Andy Luke
Jan 16, 2018 rated it really liked it
Wagner and McNeill's 'America', an instant classic when published, still holds up today as one of the key Dredd tales, exploring issues of power and control and civil disobedience as a manifesto - something Wagner rarely does. It goes to the heart of the Judges concept, it's jammed with iconic imagery and it's effective with a series of emotional gut punches too.

The sequel, 'Dying of the Light' invokes the same world and evokes a lot of the same language, and is beautifully painted, but didn't
Mar 22, 2018 rated it really liked it
"Just dream on creep, but just remember - that's all it is, a dream...
America is dead.
This is the real world."

A series of stories confronting America the ideal (land of the free etc.) with Mega City One and the Justice system. The art of the first story is quite different from the other Judge Dredd comics, but the stories in the comic are good. I liked how the first stories switched perspectives between Dredd and Benny making it like a dialogue between the two about liberty, justice and America.
For my second Dredd book, this one was pretty good. It's a bit rocky at the start, which might be either my needing to get reacquainted with the world he operates in or the design of comics from the era when it was created. Whichever it is, once the story really gets rolling it works pretty well. There are three shorts in this volume that are connected by a single "family". It takes a different approach by not being centered around the judges, though they are certainly ever present. I thought it ...more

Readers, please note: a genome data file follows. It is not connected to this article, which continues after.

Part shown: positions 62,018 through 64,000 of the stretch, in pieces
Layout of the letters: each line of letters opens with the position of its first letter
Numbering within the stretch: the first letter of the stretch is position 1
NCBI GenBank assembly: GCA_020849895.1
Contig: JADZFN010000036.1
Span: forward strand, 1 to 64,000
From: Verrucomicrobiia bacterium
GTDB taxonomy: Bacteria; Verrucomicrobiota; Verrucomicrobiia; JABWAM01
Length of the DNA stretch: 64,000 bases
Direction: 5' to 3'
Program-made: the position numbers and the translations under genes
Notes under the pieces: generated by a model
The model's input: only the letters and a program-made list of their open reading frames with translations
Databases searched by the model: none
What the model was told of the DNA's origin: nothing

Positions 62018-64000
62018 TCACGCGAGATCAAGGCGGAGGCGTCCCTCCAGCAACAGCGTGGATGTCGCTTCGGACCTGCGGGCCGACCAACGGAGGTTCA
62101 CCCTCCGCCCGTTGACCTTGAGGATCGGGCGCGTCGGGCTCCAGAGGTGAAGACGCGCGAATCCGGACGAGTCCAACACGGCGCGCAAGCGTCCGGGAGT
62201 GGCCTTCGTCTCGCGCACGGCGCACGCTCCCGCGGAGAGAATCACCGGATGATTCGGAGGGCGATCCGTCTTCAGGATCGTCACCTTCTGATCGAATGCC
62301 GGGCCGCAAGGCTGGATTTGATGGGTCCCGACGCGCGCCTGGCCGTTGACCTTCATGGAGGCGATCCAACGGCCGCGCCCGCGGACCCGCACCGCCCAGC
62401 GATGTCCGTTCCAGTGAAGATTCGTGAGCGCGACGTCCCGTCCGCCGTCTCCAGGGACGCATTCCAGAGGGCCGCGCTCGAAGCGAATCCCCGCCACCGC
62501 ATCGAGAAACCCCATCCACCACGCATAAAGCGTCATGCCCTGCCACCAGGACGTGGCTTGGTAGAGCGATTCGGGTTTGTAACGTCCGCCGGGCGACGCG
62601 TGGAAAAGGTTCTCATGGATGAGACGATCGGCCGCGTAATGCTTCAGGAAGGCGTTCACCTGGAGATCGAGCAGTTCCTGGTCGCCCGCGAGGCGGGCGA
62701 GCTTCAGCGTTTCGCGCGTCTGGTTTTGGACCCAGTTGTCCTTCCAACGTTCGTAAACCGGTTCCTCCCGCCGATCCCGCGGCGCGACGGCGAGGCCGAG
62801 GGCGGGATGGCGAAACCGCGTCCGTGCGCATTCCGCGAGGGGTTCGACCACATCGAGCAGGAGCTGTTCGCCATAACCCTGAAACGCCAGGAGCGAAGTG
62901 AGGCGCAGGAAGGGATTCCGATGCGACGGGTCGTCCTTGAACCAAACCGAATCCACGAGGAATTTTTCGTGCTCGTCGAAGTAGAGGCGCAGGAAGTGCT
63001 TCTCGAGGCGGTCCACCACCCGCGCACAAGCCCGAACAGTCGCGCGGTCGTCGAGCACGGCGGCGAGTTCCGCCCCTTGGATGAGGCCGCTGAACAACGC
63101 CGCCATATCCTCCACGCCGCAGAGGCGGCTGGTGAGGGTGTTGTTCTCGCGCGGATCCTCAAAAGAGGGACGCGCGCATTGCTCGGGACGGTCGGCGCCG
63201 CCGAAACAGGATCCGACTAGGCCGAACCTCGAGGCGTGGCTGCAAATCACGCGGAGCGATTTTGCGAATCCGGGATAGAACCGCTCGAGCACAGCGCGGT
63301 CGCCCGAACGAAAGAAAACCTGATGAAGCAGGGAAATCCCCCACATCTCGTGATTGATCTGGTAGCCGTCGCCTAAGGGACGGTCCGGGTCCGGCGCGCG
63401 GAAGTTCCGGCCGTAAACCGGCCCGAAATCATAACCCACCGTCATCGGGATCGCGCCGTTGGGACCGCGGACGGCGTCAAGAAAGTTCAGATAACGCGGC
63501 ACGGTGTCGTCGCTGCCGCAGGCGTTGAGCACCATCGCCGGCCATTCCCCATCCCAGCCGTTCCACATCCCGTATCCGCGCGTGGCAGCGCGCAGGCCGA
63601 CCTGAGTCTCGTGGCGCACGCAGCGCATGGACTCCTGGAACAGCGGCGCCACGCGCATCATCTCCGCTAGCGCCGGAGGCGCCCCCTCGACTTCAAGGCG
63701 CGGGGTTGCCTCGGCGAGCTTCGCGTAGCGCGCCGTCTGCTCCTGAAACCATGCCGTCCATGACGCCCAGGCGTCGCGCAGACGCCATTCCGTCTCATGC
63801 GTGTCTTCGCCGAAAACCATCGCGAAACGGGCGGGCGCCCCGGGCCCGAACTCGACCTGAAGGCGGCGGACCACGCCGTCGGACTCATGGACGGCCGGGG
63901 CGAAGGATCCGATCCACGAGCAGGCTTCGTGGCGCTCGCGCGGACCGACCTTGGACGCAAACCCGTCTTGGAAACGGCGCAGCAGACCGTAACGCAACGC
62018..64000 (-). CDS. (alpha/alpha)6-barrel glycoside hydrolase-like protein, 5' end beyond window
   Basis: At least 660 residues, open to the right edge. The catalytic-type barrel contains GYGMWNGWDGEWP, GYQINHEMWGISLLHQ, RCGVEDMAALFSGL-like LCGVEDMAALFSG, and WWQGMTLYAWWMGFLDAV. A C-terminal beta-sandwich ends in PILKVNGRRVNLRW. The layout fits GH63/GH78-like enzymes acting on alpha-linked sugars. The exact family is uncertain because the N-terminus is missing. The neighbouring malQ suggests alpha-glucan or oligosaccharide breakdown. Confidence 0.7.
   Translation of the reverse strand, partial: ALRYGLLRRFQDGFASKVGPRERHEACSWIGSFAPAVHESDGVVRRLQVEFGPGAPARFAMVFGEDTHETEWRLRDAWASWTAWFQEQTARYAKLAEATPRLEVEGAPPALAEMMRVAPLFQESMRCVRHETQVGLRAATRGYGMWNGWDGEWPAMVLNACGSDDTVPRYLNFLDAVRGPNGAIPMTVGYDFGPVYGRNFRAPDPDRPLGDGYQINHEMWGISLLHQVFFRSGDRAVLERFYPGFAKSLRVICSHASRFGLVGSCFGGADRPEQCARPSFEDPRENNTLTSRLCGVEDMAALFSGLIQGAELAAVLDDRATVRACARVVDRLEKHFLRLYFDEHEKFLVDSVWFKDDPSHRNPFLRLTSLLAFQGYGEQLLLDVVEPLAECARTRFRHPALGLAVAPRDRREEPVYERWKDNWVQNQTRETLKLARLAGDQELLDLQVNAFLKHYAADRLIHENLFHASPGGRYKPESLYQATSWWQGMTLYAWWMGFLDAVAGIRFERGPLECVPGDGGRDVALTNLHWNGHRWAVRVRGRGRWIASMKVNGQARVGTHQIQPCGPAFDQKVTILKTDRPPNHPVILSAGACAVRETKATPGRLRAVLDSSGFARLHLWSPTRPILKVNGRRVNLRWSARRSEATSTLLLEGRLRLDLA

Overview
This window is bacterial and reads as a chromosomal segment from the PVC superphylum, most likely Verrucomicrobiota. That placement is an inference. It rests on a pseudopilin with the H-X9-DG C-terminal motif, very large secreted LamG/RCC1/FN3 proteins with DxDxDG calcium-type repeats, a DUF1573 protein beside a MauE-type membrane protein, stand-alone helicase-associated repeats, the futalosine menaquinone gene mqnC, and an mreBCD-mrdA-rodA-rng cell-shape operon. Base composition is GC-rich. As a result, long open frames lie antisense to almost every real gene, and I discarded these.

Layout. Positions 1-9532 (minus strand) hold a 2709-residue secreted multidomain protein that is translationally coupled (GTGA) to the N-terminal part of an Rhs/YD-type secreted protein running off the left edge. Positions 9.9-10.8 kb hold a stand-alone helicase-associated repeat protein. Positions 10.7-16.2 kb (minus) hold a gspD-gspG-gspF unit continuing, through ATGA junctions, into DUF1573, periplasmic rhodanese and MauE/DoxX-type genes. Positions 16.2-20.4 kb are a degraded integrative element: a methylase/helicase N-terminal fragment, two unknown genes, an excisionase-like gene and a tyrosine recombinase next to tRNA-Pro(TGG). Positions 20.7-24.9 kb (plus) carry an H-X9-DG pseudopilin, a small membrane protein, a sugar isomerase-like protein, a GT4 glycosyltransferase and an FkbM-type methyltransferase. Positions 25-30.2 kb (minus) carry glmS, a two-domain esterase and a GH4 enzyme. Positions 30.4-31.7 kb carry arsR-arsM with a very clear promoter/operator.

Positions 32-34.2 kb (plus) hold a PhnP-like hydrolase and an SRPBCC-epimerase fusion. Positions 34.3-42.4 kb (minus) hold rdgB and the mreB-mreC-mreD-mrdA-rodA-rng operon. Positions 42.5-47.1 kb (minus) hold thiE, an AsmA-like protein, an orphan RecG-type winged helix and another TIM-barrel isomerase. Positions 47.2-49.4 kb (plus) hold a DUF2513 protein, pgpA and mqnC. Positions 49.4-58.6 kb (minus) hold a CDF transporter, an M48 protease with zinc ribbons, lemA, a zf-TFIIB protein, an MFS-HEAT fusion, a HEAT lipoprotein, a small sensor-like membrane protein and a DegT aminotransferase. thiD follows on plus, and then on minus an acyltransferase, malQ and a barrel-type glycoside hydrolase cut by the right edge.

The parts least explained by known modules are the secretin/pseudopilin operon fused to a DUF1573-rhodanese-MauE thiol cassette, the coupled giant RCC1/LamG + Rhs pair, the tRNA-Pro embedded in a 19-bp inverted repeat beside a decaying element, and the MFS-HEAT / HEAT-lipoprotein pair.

Dec 31, 2019 rated it really liked it
Before reading this, I'd never read any Judge Dredd, and had no desire to (thanks, IRCB Challenge!). There were a few slow spots and despite it being really quite weird I found myself drawn back to it when I wasn't reading because I really wanted to know how it all would shake out. Robert the Robot is the best and would 1000% read a cutesy spinoff of him having fun and enjoying life. ...more
Elliot Huxtable
Feb 20, 2018 rated it it was amazing
Shelves: comics
This is simply a fantastic book. All three stories are beautifully illustrated and the tale they tell is brilliant. It's emotional and thought-provoking, as well as being an intelligent commentary on the world, both real, and Mega. ...more
Neal Dench
Jun 27, 2018 rated it it was amazing
One of the best, if not the best, Dredd storylines I have read. Mature, well-written, and completely devoid of that silly "I am the law" jingoistic nonsense that can in equal measure define and plague the Dredd universe. ...more
Apr 28, 2019 rated it liked it
This review has been hidden because it contains spoilers. To view it, click here.
Mark Cain
Dec 07, 2018 rated it liked it
Good looking but marginal Dredd story about hopeless individuals who can't get the things they want: one wants love, the other democracy. ...more
Mason Masters
Jan 09, 2019 rated it it was ok
Kinda boring storyline. Pussy male lead who first rapes his comatose crush, then inhabits her body and raises 'their' child. On the nose and not macro enough. ...more
Feb 23, 2019 rated it liked it
I enjoyed the first half, but the second half not so much. 3/5.
Marco Silva
Oct 13, 2019 rated it really liked it
Shelves: bd
just read the first story... the book is comprised of three. Art and narrative are great.
Paul Griggs
Jun 10, 2020 rated it it was amazing